Tale of the Tape: Can Team Pilipinas bounce back in closed door affair against Qatar?
Enzo Flojo on Sep 17, 2018 12:59 PM
Can the Philippines notch their fifth win in the 2019 FIBA Basketball World Cup Qualifiers.The Asian Qualifiers have entered their second round, and the Philippines got off to a rocky start with a loss to Iran last Thursday. They play Gulf sub-zone champions Qatar tonight to, hopefully, notch their fifth win of the competition and strengthen their bid for a berth in the 2019 FIBA Basketball World Cup that will be held in China.
Let's see how the national team measures up on paper.
Frontline: Advantage Qatar
Christian Standhardinger was dominant despite the Philippines' losing to Iran a few days ago. The 6'8" Filipino-German big man put up 30 points, 12 rebounds, and 2 steals, taking full advantage of the fact that the Iranians played most of the game without star slotman Hamed Haddadi. This time around, though, Coach Yeng Guiao has chosen to sit Standhardinger in favor of Stanley Pringle filling in the naturalized player spot of the squad.
Where will Team Pilipinas turn to for that kind of production then? Enter Japeth Aguilar. Now, let's level our expectations, Aguilar isn't going to put up a 30-12 line tonight. That's more than a long shot, but he can protect the rim better than Standhardinger, and he can grab double-figure rebounds on a good night, too. If his midrange game is on and he runs the floor well, we may even see Aguilar put up double-digit scoring.
Aside from him, it should be JP Erram really stepping up tonight. He played just 3 minutes against Iran, but his length and athleticism will be crucial against a veteran Qatari frontline led by Mohd Mohammed and Yehia Abdelhaleem. Between those two, Mohd and Yehia have a combined 11 years worth of experience playing at the senior level for Qatar, and that will be their main edge. Both Mohd and Yehia are wide-body bangers in the paint and have decent mid-to-long range shooting, while Bosnian-born 6'11 center Emir Mujkic is also one to watch. He was used sparingly in the 2018 Asian Games, averaging just 3 points and 1.3 rebounds per game, but his size could be a factor tonight against the smaller Team Pilipinas big men.
Wings: Advantage Philippines
Qatar's best wingman here will be Congo-born and naturalized Qatari Tanguy Ngombo, who was drafted by the Dallas Mavericks way back in 2011 but never played a lick of NBA ball. He can be as young as 29 years old or as old as 34 depending on which birth document you choose to believe, and he was deemed eligible to play as a local for Qatar in 2011 even after playing for the national team already a year prior. Despite all his controversies, though, the man can hoop. He averaged around 19 points, 8 rebounds, and 4 assists for Al Rayyan SC int he Qatar professional league this past season and put up 18.0 points per contest in the 2018 Asian Games.
Trying to hold him down will be North Carolina-born defensive specialist Gabe Norwood. The former George Mason University Patriot will need to bring his A-game to really put the clamps on Ngombo, but the 6'5" veteran international campaigner should be up to the task.
What really gives the Philippines the edge at the wings, though, is the much-awaited pairing of arguably the two best three-point shooters in the country right now -- Marcio Lassiter and Matthew Wright. The California-born Lassiter had a slow outing against Iran, hitting just 1-of-9 field goals, but he should have a much better time here at home against the Qataris. The Ontario-born Wright, meanwhile, is certainly itching to return to international play after getting involved in the infamous basketbrawl with Australia a couple of months ago. Wright has been shooting well in the Asian Qualifiers, making 44% of his threes, so Qatar would do well to make him a marked man later on.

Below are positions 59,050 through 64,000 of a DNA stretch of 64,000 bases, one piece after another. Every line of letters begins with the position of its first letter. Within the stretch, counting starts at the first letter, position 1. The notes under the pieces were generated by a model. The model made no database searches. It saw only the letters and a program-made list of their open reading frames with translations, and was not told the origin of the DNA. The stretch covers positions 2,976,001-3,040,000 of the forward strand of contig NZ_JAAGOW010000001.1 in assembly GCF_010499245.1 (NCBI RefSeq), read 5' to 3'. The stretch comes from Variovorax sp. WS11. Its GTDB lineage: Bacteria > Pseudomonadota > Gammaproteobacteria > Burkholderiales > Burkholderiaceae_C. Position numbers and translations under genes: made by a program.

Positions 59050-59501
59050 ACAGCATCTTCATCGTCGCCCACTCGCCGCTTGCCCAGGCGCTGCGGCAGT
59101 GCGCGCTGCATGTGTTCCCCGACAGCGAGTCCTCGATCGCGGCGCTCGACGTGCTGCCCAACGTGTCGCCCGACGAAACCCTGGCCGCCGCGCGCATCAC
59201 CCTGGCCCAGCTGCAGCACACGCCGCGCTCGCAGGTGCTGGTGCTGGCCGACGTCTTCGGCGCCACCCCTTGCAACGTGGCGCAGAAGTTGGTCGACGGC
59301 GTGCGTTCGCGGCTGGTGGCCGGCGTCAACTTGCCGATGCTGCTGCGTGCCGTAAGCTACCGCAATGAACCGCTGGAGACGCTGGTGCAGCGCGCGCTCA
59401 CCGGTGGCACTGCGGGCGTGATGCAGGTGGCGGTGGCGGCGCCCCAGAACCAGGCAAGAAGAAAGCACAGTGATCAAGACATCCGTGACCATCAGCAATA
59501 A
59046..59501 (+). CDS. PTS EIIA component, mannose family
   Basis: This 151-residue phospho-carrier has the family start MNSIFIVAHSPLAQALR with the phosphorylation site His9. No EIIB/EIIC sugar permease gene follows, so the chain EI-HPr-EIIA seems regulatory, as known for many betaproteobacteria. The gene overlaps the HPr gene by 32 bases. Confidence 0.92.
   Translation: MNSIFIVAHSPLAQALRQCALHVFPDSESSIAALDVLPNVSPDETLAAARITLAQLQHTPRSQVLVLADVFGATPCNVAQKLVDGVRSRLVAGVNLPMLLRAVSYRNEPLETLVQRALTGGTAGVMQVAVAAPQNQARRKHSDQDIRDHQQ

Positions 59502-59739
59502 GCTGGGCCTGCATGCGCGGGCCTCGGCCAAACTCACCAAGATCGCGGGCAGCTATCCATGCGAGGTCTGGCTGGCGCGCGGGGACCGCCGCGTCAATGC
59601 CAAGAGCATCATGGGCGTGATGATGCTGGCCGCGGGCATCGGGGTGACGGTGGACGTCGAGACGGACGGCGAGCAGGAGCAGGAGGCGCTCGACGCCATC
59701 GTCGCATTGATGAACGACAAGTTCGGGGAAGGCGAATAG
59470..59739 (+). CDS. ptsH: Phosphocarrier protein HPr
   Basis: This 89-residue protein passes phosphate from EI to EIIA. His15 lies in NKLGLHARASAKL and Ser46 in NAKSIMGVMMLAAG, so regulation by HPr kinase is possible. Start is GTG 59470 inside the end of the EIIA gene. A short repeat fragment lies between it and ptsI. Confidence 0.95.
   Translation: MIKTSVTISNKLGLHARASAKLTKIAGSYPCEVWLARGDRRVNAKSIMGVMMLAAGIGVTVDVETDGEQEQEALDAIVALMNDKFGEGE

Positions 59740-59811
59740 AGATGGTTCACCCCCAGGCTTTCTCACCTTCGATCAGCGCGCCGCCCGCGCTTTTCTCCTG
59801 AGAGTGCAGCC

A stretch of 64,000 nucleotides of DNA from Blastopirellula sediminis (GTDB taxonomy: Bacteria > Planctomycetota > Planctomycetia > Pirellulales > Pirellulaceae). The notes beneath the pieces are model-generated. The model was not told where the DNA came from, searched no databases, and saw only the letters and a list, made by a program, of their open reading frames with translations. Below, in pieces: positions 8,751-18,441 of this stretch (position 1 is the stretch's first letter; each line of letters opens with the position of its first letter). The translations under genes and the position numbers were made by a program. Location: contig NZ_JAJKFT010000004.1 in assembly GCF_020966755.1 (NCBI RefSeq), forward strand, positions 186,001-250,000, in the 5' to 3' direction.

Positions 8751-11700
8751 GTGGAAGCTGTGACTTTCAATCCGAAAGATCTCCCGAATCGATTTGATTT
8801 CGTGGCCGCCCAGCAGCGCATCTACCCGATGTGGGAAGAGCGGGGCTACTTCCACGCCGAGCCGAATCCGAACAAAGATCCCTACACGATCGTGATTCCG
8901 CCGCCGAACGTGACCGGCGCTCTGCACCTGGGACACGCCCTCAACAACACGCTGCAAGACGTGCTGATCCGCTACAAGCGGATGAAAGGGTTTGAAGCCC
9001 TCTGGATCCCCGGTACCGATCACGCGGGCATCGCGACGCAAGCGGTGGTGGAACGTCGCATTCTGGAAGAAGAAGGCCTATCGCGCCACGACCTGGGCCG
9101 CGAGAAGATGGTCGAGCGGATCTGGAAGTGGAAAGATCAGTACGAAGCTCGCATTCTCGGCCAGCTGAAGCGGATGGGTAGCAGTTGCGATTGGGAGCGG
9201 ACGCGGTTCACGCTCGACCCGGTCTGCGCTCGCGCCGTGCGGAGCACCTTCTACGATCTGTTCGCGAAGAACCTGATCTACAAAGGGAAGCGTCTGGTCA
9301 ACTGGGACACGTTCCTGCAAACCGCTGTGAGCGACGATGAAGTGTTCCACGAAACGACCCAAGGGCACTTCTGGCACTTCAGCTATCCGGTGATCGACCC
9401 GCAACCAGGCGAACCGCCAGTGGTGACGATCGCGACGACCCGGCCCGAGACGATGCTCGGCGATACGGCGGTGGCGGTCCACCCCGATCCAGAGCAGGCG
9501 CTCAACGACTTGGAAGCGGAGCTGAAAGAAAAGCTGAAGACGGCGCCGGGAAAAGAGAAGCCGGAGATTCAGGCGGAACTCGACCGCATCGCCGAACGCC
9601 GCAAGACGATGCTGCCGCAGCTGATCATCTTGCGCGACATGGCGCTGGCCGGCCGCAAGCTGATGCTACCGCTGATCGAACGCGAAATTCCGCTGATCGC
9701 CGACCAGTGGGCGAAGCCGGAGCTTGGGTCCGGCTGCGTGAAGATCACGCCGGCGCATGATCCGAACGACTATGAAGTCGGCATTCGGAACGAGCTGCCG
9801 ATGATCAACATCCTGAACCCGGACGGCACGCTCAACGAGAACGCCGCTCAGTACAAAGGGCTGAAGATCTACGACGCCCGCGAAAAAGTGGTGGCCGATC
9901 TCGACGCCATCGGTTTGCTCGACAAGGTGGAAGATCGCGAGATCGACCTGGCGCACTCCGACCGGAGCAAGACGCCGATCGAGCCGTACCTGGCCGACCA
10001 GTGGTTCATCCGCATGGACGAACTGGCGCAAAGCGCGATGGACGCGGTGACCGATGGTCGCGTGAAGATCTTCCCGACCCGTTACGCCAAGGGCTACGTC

Opposite these two will be Qatar's own sharpshooter Hassan Mohamed, also known as Mizo Amin. The Egypt-born Hassan is norming 1.6 triples per game and sinking 44.4% of his triples, so coach Yeng should make sure he is also shadowed well tonight.
Backcourt: Advantage Philippines
This is where Qatar is really missing a few key players, most notably 22-year-old Abdulrahman Saad, veteran Mansour El Hadary, and naturalized player Trey Johnson. Those are three of the team's top five scorers in the Asian Qualifiers, and missing their services means the Philippines will have a distinct advantage in the backcourt.
Stepping in for Qatar will be 21-year-old Khaled Abdelbaset and Senegal-born Momar Gueye. Both debuted for Qatar's senior side against Australia, combining for 10 points and 2 assists, and they will face a mighty challenge here against or very own Stanley Pringle, Alex Cabagnot, Paul Lee, and Scottie Thompson. Pringle should be the main scoring option and primary point of attack, while Lee and Cabagnot should hopefully find their range tonight. Thompson, meanwhile, is there for his boundless energy and hustle.
Unless Qatar's guards rain threes on the Philippines, our backcourt should have an overwhelming advantage and dictate the tempo throughout the game.
Coaching: Advantage Qatar
I will give the slight edge to coach Tim Lewis, who has tons of experience coaching international basketball and also once served as a consultant for Gilas Pilipinas. Lewis knows the Filipino style of play inside-out, and it shouldn't be surprising if he has a gameplan tailor-made to counter our tendencies.
Of course, that's not to say Coach Yeng won't be prepared. His experience in the Asian Games and the team's previous game against Iran have definitely helped coach Yeng and his stfaff craft their own schemes for this matchup, and our boys should be well-equipped to handle anything the Qataris throw our way.
Overall, even without our boisterous home crowd propping up the team's spirits, the Filipinos should still be significantly favored to prevail and net their fifth win of the Asian Qualifiers.